Thursday, June 16, 2011

Mulberries Galore! (Part I - Mulberry Jam)


Mulberry Jam

Mulberries, despite what the children's song would like you to believe, don't grow on a bush. They grow on a tree--a tree that can become huge. Some people see mulberry trees as a pest, something they'd like to get rid of, because when birds eat mulberries, it turns their poop purple. Charming, right? But I'm not convinced that purple birdcrap is any worse than white birdcrap.

The town where I live has a ton of mulberry trees in the parks and they're all heavy with fruit right now. The other day, I went mulberry-foraging with Annie. We expected to collect maybe a pint of mulberries and if we'd been working alone, that would've probably been about right. However, together we were able to collect a half gallon of mulberries in about two hours (mostly spent wandering around seeking mulberry trees with branches low enough we could reach). Teamwork made this easier. One of us would grab a branch and pull it down (thus pulling other branches into reach). We'd strip the branch of ripe (black and dark red) mulberries and then start in on another branch.
Because mulberries are delicate, usually the best bet is to take a large towel or sheet and just shake the tree -- the ripe berries drop onto the blanket for easy collection. We, however, didn't have a large sheet with us (oh well) and our foraging resulted in purple fingers (and a few close calls with poison ivy) for both of us.

Annie talked about putting her mulberries over ice cream (yum!) and I decided to make mine into jam -- especially since we'd already made plans to collect more berries later in the week. I looked at recipes online. Either they called for a TON of sugar, or none at all. Since you should add some sort of acid to jams (i.e. - lemon juice or lime juice) you plan to preserve, I wanted some sugar added -- just enough to balance to acid. I wasn't planning to can my jam -- or even make freezer jam -- because I wasn't making enough, but I do believe in practicing safe preserving methods whenever possible.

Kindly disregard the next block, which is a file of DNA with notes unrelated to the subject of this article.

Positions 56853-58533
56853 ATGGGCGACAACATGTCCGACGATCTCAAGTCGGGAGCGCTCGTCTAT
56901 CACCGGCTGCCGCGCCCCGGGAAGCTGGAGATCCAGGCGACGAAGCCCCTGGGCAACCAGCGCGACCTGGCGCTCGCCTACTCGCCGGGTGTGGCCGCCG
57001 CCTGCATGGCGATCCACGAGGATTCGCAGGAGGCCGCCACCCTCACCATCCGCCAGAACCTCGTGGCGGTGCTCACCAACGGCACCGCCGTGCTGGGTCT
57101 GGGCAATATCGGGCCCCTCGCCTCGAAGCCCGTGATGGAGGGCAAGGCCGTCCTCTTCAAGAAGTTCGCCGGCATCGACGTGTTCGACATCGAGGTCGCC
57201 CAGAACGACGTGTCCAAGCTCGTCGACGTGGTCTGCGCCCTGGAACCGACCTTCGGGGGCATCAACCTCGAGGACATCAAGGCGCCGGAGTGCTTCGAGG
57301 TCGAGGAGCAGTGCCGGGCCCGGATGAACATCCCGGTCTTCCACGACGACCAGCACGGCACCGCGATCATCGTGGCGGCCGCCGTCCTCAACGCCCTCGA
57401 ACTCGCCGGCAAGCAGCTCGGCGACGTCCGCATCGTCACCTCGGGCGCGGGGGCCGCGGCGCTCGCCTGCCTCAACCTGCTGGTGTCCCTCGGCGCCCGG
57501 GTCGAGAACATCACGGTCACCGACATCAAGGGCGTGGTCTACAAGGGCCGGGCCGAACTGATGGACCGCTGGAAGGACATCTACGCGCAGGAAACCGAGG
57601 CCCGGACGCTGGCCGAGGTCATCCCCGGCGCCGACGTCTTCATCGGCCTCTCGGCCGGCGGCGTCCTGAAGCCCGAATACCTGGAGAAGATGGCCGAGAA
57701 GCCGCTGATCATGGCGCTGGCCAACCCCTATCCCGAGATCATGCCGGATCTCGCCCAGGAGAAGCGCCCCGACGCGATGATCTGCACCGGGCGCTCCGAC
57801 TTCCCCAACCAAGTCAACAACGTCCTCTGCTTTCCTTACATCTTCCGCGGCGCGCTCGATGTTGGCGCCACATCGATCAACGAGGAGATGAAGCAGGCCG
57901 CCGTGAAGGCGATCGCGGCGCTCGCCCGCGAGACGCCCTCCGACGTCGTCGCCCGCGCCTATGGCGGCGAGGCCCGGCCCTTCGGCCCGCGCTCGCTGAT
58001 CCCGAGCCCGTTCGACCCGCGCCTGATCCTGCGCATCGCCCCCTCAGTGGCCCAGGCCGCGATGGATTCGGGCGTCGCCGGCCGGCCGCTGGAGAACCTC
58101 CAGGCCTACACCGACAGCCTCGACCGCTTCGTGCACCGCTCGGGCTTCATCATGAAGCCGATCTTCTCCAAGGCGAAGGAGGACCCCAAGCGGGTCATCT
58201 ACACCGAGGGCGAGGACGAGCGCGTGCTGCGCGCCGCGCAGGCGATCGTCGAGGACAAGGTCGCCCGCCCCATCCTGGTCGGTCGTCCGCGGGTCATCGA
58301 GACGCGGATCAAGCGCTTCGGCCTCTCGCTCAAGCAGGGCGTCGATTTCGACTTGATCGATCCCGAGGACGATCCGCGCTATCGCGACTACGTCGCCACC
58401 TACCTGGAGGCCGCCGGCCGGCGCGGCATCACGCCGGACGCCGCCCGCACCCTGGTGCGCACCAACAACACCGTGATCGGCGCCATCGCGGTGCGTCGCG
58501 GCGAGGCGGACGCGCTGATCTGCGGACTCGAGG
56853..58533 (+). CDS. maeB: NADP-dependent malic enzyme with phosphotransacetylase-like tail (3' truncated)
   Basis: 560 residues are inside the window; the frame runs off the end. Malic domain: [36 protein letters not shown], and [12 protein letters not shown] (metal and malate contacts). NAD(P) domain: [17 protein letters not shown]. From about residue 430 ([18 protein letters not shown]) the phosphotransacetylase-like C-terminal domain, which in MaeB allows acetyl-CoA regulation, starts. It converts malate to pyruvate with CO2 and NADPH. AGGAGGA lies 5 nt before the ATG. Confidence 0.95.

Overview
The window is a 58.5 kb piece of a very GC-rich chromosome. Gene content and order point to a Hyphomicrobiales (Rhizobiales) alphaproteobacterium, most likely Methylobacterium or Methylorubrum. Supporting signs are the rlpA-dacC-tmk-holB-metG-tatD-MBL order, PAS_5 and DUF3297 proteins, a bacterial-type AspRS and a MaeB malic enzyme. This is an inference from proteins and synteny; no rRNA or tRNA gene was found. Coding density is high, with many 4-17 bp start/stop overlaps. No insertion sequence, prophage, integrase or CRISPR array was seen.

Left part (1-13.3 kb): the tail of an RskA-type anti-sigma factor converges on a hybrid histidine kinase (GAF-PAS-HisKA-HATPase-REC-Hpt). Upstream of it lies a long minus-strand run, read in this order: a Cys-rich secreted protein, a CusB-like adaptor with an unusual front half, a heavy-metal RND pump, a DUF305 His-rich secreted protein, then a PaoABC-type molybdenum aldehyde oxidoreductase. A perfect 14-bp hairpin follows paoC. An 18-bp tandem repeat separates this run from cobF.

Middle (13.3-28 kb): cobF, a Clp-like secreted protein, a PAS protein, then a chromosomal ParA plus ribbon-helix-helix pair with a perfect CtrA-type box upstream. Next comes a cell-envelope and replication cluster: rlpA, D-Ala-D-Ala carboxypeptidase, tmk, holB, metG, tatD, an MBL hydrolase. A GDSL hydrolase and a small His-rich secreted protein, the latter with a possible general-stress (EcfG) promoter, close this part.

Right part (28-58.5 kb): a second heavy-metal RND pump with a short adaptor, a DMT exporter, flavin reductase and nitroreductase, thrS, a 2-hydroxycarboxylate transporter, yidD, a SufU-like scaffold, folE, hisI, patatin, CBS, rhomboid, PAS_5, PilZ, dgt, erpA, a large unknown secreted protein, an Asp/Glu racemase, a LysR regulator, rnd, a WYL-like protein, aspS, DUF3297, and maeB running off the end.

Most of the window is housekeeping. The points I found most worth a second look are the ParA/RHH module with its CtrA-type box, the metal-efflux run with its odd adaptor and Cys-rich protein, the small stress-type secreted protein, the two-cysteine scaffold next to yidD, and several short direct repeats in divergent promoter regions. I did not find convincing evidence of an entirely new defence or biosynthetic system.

The recipe I developed lets the flavor of the berries come through, is slightly tart, and just sweet enough. If you like super-sweet jams (or you prefer jellies without all that texture-y goodness) there are recipes online that looked wonderful. I let my jam cook about 30 minutes over medium-low heat and it firmed up more as it cooled.

Mulberry Jam (low sugar)
1 quart ripe mulberries, soaked and rinsed 3x
1/4 cup sugar
1/4 cup lemon juice

In a large saucepan over medium heat, add all ingredients together. Stir occasionally and allow the mixture to come to a high simmer/low boil. Cook, stirring frequently to prevent burning, until the mixture reaches the desired consistency. Yields approximately 10-12 ounces.

You could certainly can this jam with a pressure canner, or a water bath, make freezer jam (or, like me, put it in the refrigerator and use it in the next few days).

Mulberry Jam on a NutThin

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